Who are we in this country?

Recently, I have read a thought-provoking citation “don’t know the language of living country can only a guest, an idiot or an occupant”. For the first sight it seems like a joke but each joke has a piece of truth. If I am not mistaken in our country the state language is Kazakh but in reality in society even couple of days I don’t hear any word in Kazakh needless to say a speech. So, according to the citation, who are we?

After getting independence the usage of Kazakh language in society became one of the crucial problems in country. Obviously, re-establishment of Kazakh language in society was not easy task taking into consideration the seventy-year control of the Soviet Union. Except the historical background the government had to take into account the ethnic diversity, minority and majority groups in Kazakhstan before establishing the language policy. Therefore, even now, after twenty years of independence, the status of Kazakh language in society is not resistant and strong. After analyzing the situation it can be seen that one of the main impediment in enhancing Kazakh language status in society is the deep Soviet heritage. Unfortunately, it is not the whole picture. The most dismal truth that, not to mention other nationalities, but even Kazakhs themselves are not eager to speak or to learn Kazakh language (here I don’t mean all of them but the majority).  According to Fishman (1969) after gaining independence most of post-colonial countries continue to use language of colonial power as a language of wider communication or it also can be a means for elites to preserve colonial language and culture in the country. In Kazakhstan nowadays Russian language is not just language of interethnic communication but also is associated with prestige and remains as a dominant language of public domains while Kazakh language is used in household level.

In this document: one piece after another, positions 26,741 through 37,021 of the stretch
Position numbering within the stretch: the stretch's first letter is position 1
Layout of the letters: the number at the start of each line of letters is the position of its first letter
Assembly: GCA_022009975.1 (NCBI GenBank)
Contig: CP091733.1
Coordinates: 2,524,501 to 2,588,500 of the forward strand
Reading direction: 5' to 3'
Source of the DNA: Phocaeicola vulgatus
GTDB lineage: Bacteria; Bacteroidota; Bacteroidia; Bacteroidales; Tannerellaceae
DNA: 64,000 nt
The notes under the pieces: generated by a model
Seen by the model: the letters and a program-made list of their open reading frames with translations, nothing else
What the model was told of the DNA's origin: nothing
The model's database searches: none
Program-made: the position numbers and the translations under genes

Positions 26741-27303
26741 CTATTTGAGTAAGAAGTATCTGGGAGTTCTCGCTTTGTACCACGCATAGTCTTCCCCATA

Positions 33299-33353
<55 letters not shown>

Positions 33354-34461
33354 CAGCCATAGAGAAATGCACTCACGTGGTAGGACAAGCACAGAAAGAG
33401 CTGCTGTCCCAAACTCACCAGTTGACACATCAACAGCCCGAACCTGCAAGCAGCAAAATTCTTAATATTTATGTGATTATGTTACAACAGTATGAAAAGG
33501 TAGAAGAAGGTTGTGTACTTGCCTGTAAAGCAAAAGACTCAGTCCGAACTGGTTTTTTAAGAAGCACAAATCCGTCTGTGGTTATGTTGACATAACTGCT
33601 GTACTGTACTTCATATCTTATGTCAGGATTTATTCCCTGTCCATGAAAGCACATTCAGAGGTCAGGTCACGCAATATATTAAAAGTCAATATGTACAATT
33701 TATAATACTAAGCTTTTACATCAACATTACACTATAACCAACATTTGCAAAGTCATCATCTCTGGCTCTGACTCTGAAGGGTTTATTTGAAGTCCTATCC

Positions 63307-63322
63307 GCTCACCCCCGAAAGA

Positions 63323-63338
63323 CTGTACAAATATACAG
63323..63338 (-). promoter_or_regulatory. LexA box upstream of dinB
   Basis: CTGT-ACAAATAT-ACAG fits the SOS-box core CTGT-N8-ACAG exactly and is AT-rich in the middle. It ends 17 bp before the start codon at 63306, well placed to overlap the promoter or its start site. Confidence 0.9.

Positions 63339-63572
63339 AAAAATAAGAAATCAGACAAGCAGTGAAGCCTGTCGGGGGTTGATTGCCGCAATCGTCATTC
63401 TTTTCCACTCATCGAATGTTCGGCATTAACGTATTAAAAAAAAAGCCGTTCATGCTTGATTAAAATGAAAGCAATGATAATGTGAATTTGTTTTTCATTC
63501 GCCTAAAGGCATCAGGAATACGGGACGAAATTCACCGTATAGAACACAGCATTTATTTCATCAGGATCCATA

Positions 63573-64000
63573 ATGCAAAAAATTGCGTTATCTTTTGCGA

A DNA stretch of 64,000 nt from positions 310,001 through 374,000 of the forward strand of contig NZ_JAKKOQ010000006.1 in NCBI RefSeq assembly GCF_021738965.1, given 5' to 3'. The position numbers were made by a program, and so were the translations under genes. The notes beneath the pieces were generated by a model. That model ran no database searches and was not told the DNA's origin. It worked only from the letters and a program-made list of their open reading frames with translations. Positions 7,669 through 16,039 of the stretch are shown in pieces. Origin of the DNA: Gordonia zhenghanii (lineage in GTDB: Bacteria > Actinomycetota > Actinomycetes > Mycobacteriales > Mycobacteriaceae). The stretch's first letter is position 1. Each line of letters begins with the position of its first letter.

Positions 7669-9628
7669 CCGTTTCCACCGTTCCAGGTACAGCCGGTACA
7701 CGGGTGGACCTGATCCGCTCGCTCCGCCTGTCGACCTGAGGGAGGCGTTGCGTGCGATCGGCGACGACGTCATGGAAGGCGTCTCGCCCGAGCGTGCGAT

In addition, such language discrepancy in society is creating a barrier between Kazakh and Russian speaker as language shapes our way of thinking and viewpoint. It can be clearly exemplified by the residents of North and South Kazakhstan. Even though we confirm that the majority of people in our country are bilingual, in reality the numbers of people who can speak in Kazakh and Russian fluently are limited.

To sum up, the status, Kazakh language has, prestige, Kazakh language doesn’t have are crucial issues. In my opinion each person has to ask himself a question “Who am I in this country?”,  a guest, an idiot or an occupant who doesn’t need to learn state language or a competent citizen who respects his country, its laws and other citizens. The choice is yours…..


Image from: http://altaynews.kz/kaz/7494-memlekettik-tildi-mengergen-ozge-ult-zhastarynyn-forumy-shemonaihada-otedi.html

Fishman, J. (1969). Bilingual education, language planning and English. English World–Wide, 1(1).




8 thoughts on “Who are we in this country?

  1. Thank you, Gulzhaina for sharing! I agree that each of us as citizens of the Republic of Kazakhstan should speak Kazakh. I think that if a person does not speak Russian or Kazakh it does not create any barriers in communication. I also don’t think that we don’t have many bilinguals….We still have bilinguals even trilingual people who are able to speak Kazakh, Russian,and English.
    I agree with you that the status of Kazakh should be improved.
    FYI I am Kazakh and i would love to learn the Kazalkh language!!!

    Liked by 1 person

    1. Dear Gulzhaina and Aigerim,